Margaret Sanger, "Maternal Mortality," 14 Sept 1928.

Source: " New York Woman Hopes to Curb Mortality Among Mothers, Portsmouth Herald, Sept. 14, 1928, p. 9."


NEW YORK WOMAN HOPES TO CURB MORTALITY AMONG MOTHERS

New York.--

An intensive study of methods of reducing the morality among mothers as a result of childbirth will be undertaken by Mrs. Margaret Sanger, founder and president of the American Birth Control League and one of the foremost advocates of scientifically applied birth control in the world. Maternal mortality is greater in this country, Mrs. Sanger said, than any other country in the civilized world, except Chile.

“Statistics on the subject of maternal mortality are of doubtful values,” Mrs. Sanger declared in a statement given out last night, “but the record shows that in 1925, 647 mothers died of every 100,000 live births.”

She charged that work to lower the death rate of mothers in childbirth had been ineffective in the last ten years and advocated proper birth control as the solution of the problem.

“In 1926,” said Mrs. Sanger, “656 mothers in every 100,000 gave their lives. Since there has been no decline in these figures, which include only about 76 percent of the total population of the United States.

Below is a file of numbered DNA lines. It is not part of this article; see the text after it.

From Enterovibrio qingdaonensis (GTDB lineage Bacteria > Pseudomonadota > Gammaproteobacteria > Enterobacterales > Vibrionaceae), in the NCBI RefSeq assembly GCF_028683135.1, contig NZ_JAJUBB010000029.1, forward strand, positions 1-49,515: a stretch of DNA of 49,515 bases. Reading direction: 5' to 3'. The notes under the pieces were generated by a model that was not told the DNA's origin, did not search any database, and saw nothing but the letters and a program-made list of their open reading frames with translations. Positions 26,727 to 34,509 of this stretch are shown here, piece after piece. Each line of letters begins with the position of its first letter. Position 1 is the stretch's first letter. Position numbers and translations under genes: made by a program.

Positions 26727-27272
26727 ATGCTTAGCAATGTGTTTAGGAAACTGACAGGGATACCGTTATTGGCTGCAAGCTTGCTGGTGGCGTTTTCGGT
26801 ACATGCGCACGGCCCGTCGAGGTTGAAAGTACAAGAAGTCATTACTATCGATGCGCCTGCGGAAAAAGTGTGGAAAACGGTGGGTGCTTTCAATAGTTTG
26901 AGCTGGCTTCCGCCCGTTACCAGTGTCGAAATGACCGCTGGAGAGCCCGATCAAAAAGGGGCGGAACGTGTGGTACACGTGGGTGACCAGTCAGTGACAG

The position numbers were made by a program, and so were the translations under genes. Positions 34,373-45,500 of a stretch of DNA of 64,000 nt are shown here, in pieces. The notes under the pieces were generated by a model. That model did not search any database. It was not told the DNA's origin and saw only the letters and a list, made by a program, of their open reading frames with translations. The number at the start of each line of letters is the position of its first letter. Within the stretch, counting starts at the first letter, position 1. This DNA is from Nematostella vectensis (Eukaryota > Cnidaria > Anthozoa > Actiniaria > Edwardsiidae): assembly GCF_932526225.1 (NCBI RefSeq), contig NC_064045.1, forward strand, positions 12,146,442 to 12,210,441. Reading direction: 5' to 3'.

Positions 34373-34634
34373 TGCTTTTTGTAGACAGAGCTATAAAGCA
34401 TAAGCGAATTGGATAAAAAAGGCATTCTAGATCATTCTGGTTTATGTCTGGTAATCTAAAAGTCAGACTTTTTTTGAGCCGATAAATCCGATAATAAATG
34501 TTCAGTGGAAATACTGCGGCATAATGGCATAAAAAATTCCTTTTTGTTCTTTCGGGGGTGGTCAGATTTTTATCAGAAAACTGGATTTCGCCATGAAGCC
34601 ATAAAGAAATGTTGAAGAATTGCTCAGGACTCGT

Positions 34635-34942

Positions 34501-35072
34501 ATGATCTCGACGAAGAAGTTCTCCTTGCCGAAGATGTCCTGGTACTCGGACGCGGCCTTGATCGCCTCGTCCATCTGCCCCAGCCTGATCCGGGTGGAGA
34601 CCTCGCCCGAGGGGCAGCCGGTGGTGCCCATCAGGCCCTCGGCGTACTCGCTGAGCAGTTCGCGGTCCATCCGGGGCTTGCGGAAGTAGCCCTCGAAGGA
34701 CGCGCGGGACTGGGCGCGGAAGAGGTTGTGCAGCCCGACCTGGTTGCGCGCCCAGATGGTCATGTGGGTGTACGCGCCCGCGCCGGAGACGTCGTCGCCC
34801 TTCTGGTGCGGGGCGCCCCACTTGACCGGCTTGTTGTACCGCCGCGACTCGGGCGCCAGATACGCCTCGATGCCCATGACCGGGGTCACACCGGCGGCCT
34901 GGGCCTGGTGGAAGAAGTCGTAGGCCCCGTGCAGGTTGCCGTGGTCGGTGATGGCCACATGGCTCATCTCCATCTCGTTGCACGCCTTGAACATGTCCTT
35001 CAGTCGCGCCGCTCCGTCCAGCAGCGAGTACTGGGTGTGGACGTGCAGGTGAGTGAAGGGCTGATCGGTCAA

“I have been interested in this problem since 1914, and it was my interest in this particular aspect of the situation that led to the beginnings of a birth-control movement. I feel now that the time has come when I can turn over to the others the organization, legislative and educational features of active birth-control work.

“As I have long wished to do, I will devote myself to a scientific study of the causes and cures of this terrific sacrifice of the lives of child-bearing women. I feel confident that a serious study will lead to a scientific demonstration of the fact that maternal mortality can be reduced by the application of birth-control knowledge.

“Infant mortality in the United States has been appreciably lowered in the last ten years, but nothing of consequence has been accomplished in lowering the death-rate of mothers.

“I am preparing to spend a period of from three to five years in the collection of material, in sociological investigation and in gathering facts generally pertinent to the situation. In this work I will have the aid and cooperation of some of the foremost authorities in the world.”

Mrs. Sanger tendered her resignation as president of the League, which she founded, in order to devote herself wholly to this phase of the work.

Subject Terms:

Copyright, Margaret Sanger Project


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